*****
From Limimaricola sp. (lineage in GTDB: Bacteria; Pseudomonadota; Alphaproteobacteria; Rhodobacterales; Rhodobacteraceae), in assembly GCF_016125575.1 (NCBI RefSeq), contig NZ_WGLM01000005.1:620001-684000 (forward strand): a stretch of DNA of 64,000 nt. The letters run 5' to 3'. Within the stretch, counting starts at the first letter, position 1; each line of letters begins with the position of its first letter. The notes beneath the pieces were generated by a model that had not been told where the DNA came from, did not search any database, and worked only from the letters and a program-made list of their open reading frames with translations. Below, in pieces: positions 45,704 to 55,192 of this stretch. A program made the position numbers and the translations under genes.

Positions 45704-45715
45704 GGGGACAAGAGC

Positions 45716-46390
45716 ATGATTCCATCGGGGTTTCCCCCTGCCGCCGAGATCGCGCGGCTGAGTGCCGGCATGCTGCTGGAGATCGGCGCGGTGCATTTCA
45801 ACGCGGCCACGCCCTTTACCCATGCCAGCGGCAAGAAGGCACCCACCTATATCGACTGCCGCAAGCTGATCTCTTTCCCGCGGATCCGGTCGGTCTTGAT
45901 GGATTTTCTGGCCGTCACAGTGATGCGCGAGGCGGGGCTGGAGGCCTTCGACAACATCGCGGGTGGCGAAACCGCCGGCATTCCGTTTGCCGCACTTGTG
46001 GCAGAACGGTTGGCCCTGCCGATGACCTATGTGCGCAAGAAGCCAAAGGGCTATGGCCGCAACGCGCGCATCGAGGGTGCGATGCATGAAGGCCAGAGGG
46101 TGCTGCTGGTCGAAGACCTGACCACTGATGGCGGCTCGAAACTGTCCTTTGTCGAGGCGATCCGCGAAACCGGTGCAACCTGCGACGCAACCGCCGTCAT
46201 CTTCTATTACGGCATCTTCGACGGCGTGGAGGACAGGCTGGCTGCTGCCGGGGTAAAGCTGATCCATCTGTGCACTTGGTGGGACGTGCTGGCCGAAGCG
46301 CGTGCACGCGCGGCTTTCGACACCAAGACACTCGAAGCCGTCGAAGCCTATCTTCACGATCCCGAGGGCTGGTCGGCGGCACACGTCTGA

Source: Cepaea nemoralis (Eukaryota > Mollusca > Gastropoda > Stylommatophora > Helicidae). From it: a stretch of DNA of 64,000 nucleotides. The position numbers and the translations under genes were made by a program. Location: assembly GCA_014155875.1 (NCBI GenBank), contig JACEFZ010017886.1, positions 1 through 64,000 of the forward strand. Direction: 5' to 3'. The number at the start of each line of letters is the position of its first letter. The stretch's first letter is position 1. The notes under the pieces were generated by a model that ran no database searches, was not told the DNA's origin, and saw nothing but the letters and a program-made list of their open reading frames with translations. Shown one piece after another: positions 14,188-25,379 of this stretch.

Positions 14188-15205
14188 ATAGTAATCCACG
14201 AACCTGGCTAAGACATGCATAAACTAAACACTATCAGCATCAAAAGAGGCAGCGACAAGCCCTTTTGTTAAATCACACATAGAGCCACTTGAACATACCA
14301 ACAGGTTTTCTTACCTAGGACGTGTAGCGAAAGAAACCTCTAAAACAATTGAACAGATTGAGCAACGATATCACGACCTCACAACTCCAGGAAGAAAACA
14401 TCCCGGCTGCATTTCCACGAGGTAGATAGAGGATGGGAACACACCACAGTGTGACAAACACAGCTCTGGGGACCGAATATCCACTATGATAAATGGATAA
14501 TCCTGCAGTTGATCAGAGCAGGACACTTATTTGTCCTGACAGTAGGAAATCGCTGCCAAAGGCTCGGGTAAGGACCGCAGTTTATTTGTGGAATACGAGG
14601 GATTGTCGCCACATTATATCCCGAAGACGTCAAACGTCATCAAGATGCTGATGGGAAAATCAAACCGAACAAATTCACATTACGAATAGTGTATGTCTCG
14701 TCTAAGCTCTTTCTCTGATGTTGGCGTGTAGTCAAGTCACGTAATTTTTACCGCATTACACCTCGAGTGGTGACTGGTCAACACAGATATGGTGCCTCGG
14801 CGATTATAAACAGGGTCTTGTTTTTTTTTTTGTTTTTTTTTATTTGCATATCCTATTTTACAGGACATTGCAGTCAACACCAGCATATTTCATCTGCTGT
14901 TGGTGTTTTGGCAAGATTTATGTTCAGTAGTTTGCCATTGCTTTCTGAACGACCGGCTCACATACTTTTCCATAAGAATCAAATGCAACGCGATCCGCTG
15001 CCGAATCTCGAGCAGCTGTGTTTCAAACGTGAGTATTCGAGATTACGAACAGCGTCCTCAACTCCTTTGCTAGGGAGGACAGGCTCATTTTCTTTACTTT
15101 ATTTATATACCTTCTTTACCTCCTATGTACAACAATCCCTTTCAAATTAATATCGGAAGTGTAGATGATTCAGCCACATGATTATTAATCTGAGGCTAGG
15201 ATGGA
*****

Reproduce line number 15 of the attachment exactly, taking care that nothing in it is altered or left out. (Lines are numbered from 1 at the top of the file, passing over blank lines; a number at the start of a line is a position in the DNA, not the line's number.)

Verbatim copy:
14201 AACCTGGCTAAGACATGCATAAACTAAACACTATCAGCATCAAAAGAGGCAGCGACAAGCCCTTTTGTTAAATCACACATAGAGCCACTTGAACATACCA